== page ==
4. Megan says:

    She is an old soul, that one. A beautiful old soul.
    Megan’s most recent post: This Is A Personal Blog Post

    • Britt Reints says:

      In so many ways, she really is. And then in others, she is so light and airy and easy.

  5. daniel says:

    Very cool. Our kids can help us learn so much about identity and ourselves if we are open to it.
    daniel’s most recent post: Phamily Foto Phriday 2-28-14

    • Britt Reints says:

      So true! Sometimes we can get stuck in teaching/molding mode and forget to see the stuff we can be learning along the way.

  6. Carly says:

    Emma’s free spirit is, like, palpable, in her presence. I think she’s awesome, and I also think it’s awesome that you are so supportive and encouraging and open to her nonconformity.
    Carly’s most recent post: Vloggin’

    • Britt Reints says:

      It’s funny how nonconforming both of my kids already are. It took me YEARS to be comfortable with that!!

      • Carly says:

        I read somewhere recently that it’s basically their job and our human nature to resist doing what we’re told. And then all of our lives we’re relentlessly beaten into submission with shame and fear. But as parents we have the special power (for a short time) to instill a sense of “okayness” that’s like a natural repellent for the constant barrage of edicts and judgments. Hopefully I can also find my zen when it counts. ;) I’m pretty rebellious myself, so hopefully they can hear my open-mindedness coming thru over the yelling. ;b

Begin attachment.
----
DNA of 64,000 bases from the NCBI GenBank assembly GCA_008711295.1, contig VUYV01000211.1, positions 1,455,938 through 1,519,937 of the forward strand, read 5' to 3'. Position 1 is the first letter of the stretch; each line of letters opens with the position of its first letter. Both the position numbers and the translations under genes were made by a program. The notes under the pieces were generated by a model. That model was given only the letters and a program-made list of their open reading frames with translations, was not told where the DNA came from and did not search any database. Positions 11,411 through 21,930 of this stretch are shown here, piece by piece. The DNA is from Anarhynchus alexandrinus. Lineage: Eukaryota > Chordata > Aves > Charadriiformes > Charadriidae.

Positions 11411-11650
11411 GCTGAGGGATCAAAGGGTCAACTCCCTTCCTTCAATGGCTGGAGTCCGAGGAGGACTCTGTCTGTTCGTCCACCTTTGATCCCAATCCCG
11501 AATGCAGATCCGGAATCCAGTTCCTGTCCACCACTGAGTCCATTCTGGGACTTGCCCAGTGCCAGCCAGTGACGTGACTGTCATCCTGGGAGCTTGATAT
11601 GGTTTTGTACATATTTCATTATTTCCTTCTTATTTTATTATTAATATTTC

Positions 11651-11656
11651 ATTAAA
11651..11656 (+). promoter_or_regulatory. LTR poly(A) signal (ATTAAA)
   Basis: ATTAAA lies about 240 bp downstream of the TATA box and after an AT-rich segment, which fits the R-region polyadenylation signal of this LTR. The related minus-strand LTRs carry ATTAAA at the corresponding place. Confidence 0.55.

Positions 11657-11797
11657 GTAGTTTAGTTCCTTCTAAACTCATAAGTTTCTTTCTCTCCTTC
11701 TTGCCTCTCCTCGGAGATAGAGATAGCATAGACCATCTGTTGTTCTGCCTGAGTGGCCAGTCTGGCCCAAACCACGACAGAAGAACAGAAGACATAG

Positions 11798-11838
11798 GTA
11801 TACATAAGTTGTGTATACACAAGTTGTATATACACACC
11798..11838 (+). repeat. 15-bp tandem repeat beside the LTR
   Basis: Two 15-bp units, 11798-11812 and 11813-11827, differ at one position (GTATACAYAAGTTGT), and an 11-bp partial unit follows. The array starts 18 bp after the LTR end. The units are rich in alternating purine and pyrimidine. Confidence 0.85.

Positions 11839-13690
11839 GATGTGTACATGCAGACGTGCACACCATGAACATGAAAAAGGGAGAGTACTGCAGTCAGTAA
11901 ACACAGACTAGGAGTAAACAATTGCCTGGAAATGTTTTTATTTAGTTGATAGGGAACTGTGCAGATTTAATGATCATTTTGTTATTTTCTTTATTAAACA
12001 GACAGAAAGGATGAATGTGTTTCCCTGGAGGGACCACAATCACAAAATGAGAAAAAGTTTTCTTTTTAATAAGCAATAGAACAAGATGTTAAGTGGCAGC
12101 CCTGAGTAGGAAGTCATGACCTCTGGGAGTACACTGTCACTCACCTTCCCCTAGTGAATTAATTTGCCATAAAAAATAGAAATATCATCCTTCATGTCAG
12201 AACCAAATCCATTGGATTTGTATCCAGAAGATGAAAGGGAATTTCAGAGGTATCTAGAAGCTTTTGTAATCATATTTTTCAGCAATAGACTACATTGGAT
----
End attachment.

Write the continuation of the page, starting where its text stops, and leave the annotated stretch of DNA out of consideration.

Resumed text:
Carly’s most recent post: Vloggin’

  7. Glori Surban says:

    I saw my younger self in Emma while I was reading this post! :)

    Goodness, but my mom still insisted on the froufrou and I just learned to bear with it. It’s funny when I look back at my childhood and I realize my mom did try so desperately to make me love girly things. Haha! I guess I just let her dress me up and didn’t care as long as I gt to run around the neighborhood with my friends.

    Anyway, lovely article. Brings back a lot of memories! :)
    Glori Surban’s most recent post: (Kindle) S.M.A.R.T. Goals Made Simple – 10 Steps to Master Your Personal and Career Goals

    • Britt Reints says:

      My mom had a similar relationship with her mother, and I saw how much it bothered her for so long feeling like her mom was judging her or that she was disappointment. I never wanted Emma to feel that way about me.